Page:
Posted: 22/02/2014 at 00:10
Gypsophila here, too. Or now that I come to say it to myself gypsophily which I know isn't right.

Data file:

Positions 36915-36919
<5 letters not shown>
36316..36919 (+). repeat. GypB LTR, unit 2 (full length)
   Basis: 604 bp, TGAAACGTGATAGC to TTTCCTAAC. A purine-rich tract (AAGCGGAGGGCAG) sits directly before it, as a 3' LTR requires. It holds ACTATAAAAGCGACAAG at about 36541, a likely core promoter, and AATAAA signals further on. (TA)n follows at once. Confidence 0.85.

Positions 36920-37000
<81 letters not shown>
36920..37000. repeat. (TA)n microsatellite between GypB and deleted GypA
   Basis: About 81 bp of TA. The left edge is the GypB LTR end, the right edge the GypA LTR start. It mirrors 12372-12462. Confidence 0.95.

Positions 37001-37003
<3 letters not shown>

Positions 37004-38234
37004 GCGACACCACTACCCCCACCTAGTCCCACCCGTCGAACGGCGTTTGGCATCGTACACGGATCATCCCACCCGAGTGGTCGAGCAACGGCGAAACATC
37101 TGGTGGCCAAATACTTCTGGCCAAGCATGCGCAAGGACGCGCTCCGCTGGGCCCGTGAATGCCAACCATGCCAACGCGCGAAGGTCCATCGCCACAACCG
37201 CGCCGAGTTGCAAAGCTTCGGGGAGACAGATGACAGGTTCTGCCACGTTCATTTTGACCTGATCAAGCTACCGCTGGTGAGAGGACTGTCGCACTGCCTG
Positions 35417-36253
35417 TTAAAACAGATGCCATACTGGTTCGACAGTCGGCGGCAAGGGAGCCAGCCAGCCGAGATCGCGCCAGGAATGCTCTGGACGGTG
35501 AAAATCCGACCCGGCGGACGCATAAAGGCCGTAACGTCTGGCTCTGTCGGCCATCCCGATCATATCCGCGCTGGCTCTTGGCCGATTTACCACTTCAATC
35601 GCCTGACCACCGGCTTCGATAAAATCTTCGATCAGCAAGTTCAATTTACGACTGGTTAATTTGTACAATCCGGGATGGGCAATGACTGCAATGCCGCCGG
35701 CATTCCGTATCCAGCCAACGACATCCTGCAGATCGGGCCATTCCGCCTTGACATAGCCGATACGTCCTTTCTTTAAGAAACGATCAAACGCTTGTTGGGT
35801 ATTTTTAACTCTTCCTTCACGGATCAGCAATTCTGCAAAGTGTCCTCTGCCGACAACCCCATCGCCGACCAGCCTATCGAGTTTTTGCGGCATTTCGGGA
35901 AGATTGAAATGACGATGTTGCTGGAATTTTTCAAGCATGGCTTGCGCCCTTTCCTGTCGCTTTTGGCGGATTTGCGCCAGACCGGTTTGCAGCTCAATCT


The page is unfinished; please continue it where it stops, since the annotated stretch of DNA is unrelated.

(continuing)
as has just been said, the botanical name gives so much help in understanding the plant and it's needs in terms of position, support, soil etc. for instance, forsythia Formosa comes from a warm forested place so one might guess it needs other tall things to scramble through. Labradorica would give the idea a plant would cope with cold areas, and the word racemosa describes it's structure, racemes. And so on. But it's great that there is no end to the learning, something like cooking or literature. Having a name stuck on, like Bowles', or wilsonii, doesn't help much and refers to its discoverer or whoever brought it to these regions. I believe there is a general guideline in pronouncing the Latin names, and that is , that the second last syllable is the one to be stressed, tho that is far from infallible.